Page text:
Humane Society casts wide search for owner of stray dog found at top of Rabbit Ears Pass |

Humane Society casts wide search for owner of stray dog found at top of Rabbit Ears Pass

Derek Maiolo/Steamboat Pilot & Today
This male mini Australian Shepherd was found wandering around the turnoff for Dumont Lake on Saturday, Jan. 18, 2020.
Courtesy Photo

STEAMBOAT SPRINGS — The Routt County Humane Society is looking for the owner of a stray dog found Saturday, Jan. 18, at the top of Rabbit Ears Pass, about 20 miles southeast of Steamboat Springs. 

A passerby noticed the dog, a male mini Australian Shepherd, wandering around the turnoff for Dumont Lake, according to Elaine Hicks, executive director of the Humane Society.

Hicks said the dog had no tags or microchip, which has made finding its owner nearly impossible. The animal was severely emaciated and appeared to have been lost for several days.

The dog has a brown and white coat with brown, freckly spots on its nose. It weighs about 20 pounds. Hicks said the dog is friendly, though has been shy at the shelter, and appears to be an indoor pet.

Mikhaila Hobbs, the shelter manager at the Humane Society, said it is not uncommon for stray animals to be found on Rabbit Ears Pass. Many of them are livestock dogs that get lost or left behind while working with herds.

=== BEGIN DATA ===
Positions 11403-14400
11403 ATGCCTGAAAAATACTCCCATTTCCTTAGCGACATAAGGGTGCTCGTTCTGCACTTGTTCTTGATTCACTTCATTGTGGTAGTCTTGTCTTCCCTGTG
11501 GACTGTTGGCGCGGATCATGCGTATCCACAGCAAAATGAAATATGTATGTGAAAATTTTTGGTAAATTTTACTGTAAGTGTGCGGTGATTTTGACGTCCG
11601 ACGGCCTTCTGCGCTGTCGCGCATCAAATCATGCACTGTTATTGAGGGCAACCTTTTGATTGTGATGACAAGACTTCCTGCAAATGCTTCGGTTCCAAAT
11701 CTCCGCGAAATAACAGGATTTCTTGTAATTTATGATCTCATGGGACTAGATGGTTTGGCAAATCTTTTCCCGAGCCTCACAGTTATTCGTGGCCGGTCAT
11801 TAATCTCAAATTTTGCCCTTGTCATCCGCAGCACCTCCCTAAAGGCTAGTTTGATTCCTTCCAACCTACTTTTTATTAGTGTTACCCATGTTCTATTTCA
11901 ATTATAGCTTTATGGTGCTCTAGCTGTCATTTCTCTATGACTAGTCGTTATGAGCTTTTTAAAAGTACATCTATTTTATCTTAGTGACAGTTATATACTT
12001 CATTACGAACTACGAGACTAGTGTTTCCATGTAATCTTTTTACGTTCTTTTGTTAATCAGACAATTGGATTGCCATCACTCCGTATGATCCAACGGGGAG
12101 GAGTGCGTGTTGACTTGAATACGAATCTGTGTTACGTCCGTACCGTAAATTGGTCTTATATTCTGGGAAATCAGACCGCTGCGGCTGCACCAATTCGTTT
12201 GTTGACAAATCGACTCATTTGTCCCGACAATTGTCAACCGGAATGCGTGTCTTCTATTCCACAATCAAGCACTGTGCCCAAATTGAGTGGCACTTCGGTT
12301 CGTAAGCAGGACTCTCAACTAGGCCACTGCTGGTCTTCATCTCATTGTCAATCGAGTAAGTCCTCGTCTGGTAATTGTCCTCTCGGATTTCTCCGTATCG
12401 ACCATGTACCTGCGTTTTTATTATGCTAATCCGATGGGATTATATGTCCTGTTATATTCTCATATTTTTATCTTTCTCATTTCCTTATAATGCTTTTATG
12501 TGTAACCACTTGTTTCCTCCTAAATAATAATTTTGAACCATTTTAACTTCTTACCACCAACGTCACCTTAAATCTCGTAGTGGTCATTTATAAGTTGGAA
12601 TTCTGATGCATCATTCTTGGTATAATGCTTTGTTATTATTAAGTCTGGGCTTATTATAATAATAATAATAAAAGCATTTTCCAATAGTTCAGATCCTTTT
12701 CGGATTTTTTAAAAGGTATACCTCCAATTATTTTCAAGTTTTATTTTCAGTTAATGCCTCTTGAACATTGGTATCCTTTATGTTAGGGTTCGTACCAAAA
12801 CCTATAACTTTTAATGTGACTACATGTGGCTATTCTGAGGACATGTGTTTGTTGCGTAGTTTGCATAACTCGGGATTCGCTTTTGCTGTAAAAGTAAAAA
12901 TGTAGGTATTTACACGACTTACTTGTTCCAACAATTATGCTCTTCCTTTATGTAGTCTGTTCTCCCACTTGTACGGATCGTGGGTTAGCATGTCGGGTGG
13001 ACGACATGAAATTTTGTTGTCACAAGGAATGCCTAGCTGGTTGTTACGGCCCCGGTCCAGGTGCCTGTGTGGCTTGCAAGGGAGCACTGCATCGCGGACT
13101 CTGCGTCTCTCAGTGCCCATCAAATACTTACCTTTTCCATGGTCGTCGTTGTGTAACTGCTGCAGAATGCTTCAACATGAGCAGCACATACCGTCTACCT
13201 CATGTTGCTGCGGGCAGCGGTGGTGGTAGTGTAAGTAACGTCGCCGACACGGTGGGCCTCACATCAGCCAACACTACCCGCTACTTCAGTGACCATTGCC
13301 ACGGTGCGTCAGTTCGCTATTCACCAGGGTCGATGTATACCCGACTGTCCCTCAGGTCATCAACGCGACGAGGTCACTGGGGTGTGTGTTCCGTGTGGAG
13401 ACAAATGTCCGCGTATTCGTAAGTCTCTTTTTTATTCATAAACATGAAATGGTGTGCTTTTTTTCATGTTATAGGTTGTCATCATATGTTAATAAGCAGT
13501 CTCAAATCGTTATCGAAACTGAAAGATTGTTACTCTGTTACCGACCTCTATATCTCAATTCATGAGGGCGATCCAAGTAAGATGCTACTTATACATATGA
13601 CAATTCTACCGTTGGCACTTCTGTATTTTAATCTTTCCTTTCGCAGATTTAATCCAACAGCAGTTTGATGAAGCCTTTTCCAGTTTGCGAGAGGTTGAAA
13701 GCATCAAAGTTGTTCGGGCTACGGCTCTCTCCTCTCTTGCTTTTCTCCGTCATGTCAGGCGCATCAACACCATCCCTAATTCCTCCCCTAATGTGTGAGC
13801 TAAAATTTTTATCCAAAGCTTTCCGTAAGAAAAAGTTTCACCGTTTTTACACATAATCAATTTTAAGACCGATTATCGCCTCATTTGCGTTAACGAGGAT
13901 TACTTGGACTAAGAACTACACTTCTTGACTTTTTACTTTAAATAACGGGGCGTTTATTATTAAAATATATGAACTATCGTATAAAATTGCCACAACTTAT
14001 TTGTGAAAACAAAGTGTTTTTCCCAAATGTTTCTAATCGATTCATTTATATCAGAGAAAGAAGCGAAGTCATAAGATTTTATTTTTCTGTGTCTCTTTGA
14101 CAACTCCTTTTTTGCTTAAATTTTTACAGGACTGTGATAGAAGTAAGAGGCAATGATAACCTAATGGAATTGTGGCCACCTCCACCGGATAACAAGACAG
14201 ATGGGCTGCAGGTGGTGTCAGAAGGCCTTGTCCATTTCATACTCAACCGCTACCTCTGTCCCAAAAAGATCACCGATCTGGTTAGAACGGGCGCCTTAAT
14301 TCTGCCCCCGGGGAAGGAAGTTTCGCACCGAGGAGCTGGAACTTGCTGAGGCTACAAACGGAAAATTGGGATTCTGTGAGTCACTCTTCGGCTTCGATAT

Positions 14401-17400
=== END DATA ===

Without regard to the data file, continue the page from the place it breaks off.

The public has voiced a keen interest in adopting the stray dog.  

As of Wednesday, Jan. 22, afternoon, a picture of the animal posted on the Humane Society’s Facebook page had been shared almost 4,000 times. More than 130 people commented on the post, many of them wanting to adopt the dog. 

“There has been interest from people all over the country,” Hicks said. 

The Humane Society will continue trying to find the dog’s owner until Friday. To claim the dog, the owner must provide identification and proof of ownership, such as veterinary records or a photo of the animal.

If no one claims the dog by Friday, it will be put up for adoption, Hicks said. Due to the high interest, the Humane Society is evaluating the best way to determine who takes the animal in that scenario. 

“We just want to make sure we are fair and give the dog the best home possible,” she said.

Hicks encourages pet owners to keep their pets on a leash when outside and to microchip their animals. Pet microchips, implanted just under the skin, are a technology made to reunite animals with their owners. Each microchip contains information about the animal and contact information for the owners. 

“We encourage people to be responsible and make sure their pets can find their way home if they do get lost,” Hicks said. 

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